All of this is just the beginning. We are also talking with Peter Kjærgaard, director of the Danish Natural History Museum, and Claus Meyer, of Nordic Food fame, about the potential of a project in Denmark. We want to work with children around Denmark to plant grains in school gardens, mill the grains in schools, as well as produce starters and breads in classrooms. In the process, we want to both do new science and reconnect children with their agricultural heritage and the wild diversity (of both grains and microbes) on which every bite depends. As for the United States, Anne Madden and Lea Shell are almost done with lesson plans that allow students in schools and universities to help us understand the ecology of sourdough by experimenting with sourdough starter ingredients and taking data on sourdough kinetics and ph.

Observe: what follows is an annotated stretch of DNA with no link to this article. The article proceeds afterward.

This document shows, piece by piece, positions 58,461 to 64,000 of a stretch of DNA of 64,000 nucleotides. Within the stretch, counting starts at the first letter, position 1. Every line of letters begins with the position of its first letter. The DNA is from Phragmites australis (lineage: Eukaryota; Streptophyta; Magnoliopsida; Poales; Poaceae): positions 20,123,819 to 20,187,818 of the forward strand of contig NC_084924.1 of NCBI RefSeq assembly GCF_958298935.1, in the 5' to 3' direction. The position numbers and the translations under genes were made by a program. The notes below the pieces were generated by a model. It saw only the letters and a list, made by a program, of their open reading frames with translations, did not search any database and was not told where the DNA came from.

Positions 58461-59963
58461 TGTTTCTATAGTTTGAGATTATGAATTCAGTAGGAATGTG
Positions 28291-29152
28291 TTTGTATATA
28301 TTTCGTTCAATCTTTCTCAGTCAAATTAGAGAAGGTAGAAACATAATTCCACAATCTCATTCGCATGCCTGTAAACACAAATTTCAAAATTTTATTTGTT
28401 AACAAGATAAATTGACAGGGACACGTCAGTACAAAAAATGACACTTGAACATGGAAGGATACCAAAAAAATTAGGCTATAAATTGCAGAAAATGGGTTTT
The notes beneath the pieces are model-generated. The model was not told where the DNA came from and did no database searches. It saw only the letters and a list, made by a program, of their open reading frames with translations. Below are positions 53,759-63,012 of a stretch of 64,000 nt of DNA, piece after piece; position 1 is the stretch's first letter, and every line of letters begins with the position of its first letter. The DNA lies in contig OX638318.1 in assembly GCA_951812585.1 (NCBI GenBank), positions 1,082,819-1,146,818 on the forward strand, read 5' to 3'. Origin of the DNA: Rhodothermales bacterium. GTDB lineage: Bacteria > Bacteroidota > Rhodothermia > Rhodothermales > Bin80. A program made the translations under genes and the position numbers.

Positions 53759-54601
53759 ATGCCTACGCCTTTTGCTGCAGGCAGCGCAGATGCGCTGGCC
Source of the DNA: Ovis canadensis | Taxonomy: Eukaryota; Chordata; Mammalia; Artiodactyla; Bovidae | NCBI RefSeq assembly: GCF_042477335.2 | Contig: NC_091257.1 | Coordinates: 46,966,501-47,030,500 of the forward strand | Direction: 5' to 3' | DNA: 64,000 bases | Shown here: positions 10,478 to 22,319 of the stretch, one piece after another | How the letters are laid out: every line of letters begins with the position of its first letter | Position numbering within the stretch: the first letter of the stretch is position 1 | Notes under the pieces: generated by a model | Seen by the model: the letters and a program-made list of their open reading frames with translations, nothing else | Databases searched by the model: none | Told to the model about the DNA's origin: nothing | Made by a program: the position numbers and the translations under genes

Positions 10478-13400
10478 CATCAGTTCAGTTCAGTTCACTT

Meanwhile, if you do choose to participate in our project, know that we will care for your starter with love even as we give it the occasional exploratory poke or prod. Bread and the microbes on which bread depends are at the heart of our agricultural civilization, the ancient marriage between humans and grains. They are also at the heart of the ways in which we come together to break bread and savor the rich flavors of wild microbes and tamed grains. By this same token, we hope that by studying starters together, that you, Ben Wolfe, Anne Madden, Lea Shell, Liz Landis, Erin McKenney, Matthew Booker, Tate Paulette, and many others might understand and savor more than any of us could on our own.
What Can You Do Now?
We are no longer accepting sourdough starters, but we are beginning to process them in the lab, so updates are forthcoming.
Regardless of whether or not you have sent us a sample of your sourdough, if you would like to stay updated about our results or events related to the project you can sign up for email updates as well.